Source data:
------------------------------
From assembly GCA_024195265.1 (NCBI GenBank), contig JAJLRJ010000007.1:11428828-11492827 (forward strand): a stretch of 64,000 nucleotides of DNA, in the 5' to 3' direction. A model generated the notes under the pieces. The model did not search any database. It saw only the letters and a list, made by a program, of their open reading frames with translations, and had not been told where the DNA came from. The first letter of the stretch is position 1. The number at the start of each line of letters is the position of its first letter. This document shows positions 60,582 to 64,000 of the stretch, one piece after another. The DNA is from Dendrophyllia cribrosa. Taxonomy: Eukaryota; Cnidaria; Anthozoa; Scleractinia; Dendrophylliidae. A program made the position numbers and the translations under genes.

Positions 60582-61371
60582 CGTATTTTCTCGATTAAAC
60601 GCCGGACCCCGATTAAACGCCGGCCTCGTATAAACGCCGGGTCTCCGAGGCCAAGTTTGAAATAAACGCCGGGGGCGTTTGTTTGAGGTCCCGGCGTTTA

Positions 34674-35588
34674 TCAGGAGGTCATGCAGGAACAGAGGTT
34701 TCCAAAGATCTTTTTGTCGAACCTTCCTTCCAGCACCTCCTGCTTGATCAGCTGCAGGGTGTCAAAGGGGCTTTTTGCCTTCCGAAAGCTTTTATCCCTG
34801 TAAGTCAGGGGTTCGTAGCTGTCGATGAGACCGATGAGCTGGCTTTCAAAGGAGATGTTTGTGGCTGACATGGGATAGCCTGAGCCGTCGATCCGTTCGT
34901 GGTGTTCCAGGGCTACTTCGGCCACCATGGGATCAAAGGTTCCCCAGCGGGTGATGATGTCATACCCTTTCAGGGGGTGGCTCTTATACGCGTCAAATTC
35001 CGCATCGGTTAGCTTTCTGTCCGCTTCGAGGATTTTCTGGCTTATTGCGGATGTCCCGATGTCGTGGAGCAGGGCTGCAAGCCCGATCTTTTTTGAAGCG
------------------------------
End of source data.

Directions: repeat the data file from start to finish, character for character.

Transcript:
From assembly GCA_024195265.1 (NCBI GenBank), contig JAJLRJ010000007.1:11428828-11492827 (forward strand): a stretch of 64,000 nucleotides of DNA, in the 5' to 3' direction. A model generated the notes under the pieces. The model did not search any database. It saw only the letters and a list, made by a program, of their open reading frames with translations, and had not been told where the DNA came from. The first letter of the stretch is position 1. The number at the start of each line of letters is the position of its first letter. This document shows positions 60,582 to 64,000 of the stretch, one piece after another. The DNA is from Dendrophyllia cribrosa. Taxonomy: Eukaryota; Cnidaria; Anthozoa; Scleractinia; Dendrophylliidae. A program made the position numbers and the translations under genes.

Positions 60582-61371
60582 CGTATTTTCTCGATTAAAC
60601 GCCGGACCCCGATTAAACGCCGGCCTCGTATAAACGCCGGGTCTCCGAGGCCAAGTTTGAAATAAACGCCGGGGGCGTTTGTTTGAGGTCCCGGCGTTTA

Positions 34674-35588
34674 TCAGGAGGTCATGCAGGAACAGAGGTT
34701 TCCAAAGATCTTTTTGTCGAACCTTCCTTCCAGCACCTCCTGCTTGATCAGCTGCAGGGTGTCAAAGGGGCTTTTTGCCTTCCGAAAGCTTTTATCCCTG
34801 TAAGTCAGGGGTTCGTAGCTGTCGATGAGACCGATGAGCTGGCTTTCAAAGGAGATGTTTGTGGCTGACATGGGATAGCCTGAGCCGTCGATCCGTTCGT
34901 GGTGTTCCAGGGCTACTTCGGCCACCATGGGATCAAAGGTTCCCCAGCGGGTGATGATGTCATACCCTTTCAGGGGGTGGCTCTTATACGCGTCAAATTC
35001 CGCATCGGTTAGCTTTCTGTCCGCTTCGAGGATTTTCTGGCTTATTGCGGATGTCCCGATGTCGTGGAGCAGGGCTGCAAGCCCGATCTTTTTTGAAGCG